• The Bible was received orally for centuries before it was textually common. For ~ 90% of the history of God's people, there were no personal Bibles feasibly owned by common people. They had to get along in the faith without the benefit of a personal Bible or any sustained and systematic obligation to read it for themselves. Their faith was activated in the world using only the oral/aural reception of the Word of God that they heard articulated from the synagogue or parish lecture/sermon.
Answers:

1. According to the quotes by Augustine, Aristotle and Quintilian, what is a crucial aspect of preaching/teaching?
  • "For no one may benefit another with that which he does not have himself." St. Augustine.
  • "...the speaker('s)...character must almost be called the most effective means of persuasion he possesses." Aristotle.
  • "I am convinced that no one can be an orator who is not a good man, and even if anyone could, I should be unwilling that he should be." Quintilian (35-100 AD), Institutes of Oratory.
  • Make sure that we deepen as people more than as a preacher, teacher or communicator. It is far too easy to use our natural giftedness or comfort level to cover a lack of deep, prayerful connection to God. God does not require us to be flawless. But He does ask us to be honest--not claim more than we actually are.
  • We should determine to speak of nothing that we are not actually trying on for ourselves (Jn 10:4).
  • Get to the crucial, not the trivial. Speak from the heart with fear and trembling (1 Cor 2:3), not just from the head with knowledge, information, stories and commands. Quit worrying about being smooth and polished.
2. What does "preaching by ear" mean (preach without notes)? What is it not? Practically, what is it?
  • Preaching by ear is speaking from personally held deep convictions. It enables our words to unfold in the heat of the moment by considering the actual people present. We are well-prepared, but we're not certain exactly how it will come out of our mouths. Instead of expecting passive receivers or recipients of the sermon, it allows people to feel a participation in the sermon. In short, it is to preach in the moment.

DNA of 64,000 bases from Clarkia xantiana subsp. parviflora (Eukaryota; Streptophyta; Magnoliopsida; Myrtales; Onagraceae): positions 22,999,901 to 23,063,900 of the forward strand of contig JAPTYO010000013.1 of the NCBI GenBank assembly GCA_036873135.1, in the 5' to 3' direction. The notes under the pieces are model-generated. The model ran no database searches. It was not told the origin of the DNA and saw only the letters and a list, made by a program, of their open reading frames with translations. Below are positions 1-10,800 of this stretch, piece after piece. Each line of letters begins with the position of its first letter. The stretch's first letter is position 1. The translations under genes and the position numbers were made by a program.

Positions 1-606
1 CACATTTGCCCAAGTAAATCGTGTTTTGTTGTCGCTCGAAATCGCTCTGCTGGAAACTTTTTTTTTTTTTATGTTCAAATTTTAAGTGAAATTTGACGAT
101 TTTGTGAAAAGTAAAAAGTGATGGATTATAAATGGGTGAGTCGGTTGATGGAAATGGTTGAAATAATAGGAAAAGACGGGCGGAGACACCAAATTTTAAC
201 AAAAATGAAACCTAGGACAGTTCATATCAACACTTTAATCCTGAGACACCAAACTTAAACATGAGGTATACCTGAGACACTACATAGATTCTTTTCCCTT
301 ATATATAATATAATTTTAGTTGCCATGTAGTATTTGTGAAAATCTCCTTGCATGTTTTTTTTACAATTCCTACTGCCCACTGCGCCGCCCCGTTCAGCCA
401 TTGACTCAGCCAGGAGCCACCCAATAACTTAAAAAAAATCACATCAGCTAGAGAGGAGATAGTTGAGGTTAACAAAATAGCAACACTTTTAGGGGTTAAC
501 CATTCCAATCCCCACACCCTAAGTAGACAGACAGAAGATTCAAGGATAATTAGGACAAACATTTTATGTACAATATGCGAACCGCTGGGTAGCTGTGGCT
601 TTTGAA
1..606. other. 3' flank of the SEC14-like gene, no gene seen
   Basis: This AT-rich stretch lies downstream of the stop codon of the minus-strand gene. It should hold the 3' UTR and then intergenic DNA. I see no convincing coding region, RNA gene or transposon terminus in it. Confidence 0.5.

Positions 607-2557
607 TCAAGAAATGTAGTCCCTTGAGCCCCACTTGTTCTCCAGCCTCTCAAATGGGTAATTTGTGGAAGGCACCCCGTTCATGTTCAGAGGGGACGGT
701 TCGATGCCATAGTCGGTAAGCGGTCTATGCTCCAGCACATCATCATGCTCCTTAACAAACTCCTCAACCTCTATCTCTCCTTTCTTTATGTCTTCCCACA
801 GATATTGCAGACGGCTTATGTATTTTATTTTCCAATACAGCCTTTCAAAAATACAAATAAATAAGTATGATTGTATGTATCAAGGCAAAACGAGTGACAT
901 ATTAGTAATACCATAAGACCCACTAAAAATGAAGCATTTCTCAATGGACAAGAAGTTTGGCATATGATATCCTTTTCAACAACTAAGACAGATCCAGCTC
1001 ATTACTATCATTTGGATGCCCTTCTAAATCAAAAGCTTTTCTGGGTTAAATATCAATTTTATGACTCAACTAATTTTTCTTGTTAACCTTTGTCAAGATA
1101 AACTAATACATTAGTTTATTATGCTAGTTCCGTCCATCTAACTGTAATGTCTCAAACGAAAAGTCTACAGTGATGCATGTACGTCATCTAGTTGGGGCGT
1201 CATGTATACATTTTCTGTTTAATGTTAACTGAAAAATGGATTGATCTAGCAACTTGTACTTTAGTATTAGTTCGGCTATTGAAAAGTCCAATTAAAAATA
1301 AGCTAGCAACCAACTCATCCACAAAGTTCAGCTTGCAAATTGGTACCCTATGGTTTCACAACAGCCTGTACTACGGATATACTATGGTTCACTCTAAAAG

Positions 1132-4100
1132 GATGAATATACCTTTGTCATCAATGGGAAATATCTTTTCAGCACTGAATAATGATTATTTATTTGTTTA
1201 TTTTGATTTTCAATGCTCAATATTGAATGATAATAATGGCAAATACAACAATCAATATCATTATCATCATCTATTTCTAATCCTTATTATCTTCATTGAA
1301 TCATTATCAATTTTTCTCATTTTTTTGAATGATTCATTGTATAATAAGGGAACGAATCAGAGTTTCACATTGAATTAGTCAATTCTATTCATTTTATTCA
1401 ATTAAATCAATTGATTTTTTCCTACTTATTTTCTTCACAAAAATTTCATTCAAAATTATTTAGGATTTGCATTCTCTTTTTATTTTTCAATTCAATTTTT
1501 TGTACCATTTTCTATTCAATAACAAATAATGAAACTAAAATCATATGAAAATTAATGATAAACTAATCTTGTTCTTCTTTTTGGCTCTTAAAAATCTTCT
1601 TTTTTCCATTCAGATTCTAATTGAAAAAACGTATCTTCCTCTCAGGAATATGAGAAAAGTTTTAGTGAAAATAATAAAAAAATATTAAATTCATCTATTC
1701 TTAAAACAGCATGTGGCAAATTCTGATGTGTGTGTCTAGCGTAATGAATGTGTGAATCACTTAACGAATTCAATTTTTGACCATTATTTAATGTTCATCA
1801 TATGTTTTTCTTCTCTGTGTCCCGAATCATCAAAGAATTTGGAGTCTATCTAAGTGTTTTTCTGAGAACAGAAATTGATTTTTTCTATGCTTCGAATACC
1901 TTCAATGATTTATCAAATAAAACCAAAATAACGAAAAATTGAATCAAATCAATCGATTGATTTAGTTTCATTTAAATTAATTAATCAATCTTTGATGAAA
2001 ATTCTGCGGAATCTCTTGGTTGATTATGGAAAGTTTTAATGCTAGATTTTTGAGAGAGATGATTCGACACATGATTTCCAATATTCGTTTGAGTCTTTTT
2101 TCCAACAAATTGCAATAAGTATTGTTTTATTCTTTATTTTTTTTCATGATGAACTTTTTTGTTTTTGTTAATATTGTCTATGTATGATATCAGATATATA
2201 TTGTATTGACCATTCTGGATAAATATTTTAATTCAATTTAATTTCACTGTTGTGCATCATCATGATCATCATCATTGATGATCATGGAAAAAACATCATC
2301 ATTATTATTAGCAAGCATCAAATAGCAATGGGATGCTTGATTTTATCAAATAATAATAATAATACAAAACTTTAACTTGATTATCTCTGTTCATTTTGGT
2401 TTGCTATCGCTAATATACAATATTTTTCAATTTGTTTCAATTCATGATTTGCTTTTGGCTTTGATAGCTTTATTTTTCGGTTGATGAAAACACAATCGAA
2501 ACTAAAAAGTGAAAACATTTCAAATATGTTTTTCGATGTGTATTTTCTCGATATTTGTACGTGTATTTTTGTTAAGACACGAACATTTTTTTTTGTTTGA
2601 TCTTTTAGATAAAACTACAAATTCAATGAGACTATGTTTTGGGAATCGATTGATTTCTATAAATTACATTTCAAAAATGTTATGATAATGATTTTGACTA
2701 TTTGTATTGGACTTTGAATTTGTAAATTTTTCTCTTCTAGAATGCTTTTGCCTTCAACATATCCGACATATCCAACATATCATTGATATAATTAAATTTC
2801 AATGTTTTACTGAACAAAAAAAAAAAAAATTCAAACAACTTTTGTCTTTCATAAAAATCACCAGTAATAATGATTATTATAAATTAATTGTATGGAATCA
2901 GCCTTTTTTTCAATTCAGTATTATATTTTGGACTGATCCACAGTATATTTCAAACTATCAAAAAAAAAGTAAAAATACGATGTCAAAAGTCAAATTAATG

• It is NOT (1) preaching without preparation (spontaneous or impromptu); (2) It is NOT preaching by memorizing the message.
  • It is to speak to your audience and have a conversation with them, not read to them.
  • It is to trust God to give you the words to say at the moment. It is to trust your deep, prayerful preparation.
  • It is to start a sentence and let the faces of the people help you to finish it. It is to take a risk, be vulnerable. Offer something authentic and personal and maybe a bit clumsy. It is a challenge.
  • An oral style, though extemporaneous and flexible, is not random or haphazard.
  • Your sermon/preaching/teaching is the overflow of a saturated life, with Scripture internalized (Eze 3:1-3).
3. What is the difference between preaching by memory and preaching by memorization?
  •  It is memory--NOT memorization--that fuels delivery. Building the treasury of the memory is lifelong (Mt 13:52).
  • Trying to remember what you wrote rather than relying on the moment to let your words flow distracts. The task of memorization siphons off mental energy from the content and the audience.
  • Allow magic to happen in the balance of both preparation and spontaneity during your preaching/teaching.
  • Learn to craft your sentences "on the fly" (as in daily conversation). Let your audience pull words out of you.
4. What about using notes (or reading off a written or typed script)?
  • Getting away from notes is not the point. Writing should refine your speaking, not create dependence.
  • Written notes, though reassuring, are a poor substitute for the properly prepared force of an incisive memory.
  • To regain oral competence consciously rid your addiction to notes. There WILL be initial pain in withdrawal.
  • Learning to preach/teach without notes or memorization frees your eyes to make contact with your audience. Every time you look down at notes, eye contact is lost and you encourage minds to wander.
5. Consider these verses regarding orality in the Bible: * Creation (Gen 1:3; Ps 33:6). * The Ten Commandmants (Ex 22:1, 22; Dt 5:5). * The Shema of Israel (Dt 6:4-9). * The effect of Jesus' spoken words (Mt 22:33; Lk 4:22; Jn 7:46). * How sheep respond (Jn 10:2-5). * Nine times Jesus says, "ears to hear" (Mt 11:15; 13:9, 43; Mk 4:9, 23; 7:16; 8:18; Lk 8:8; 14:35).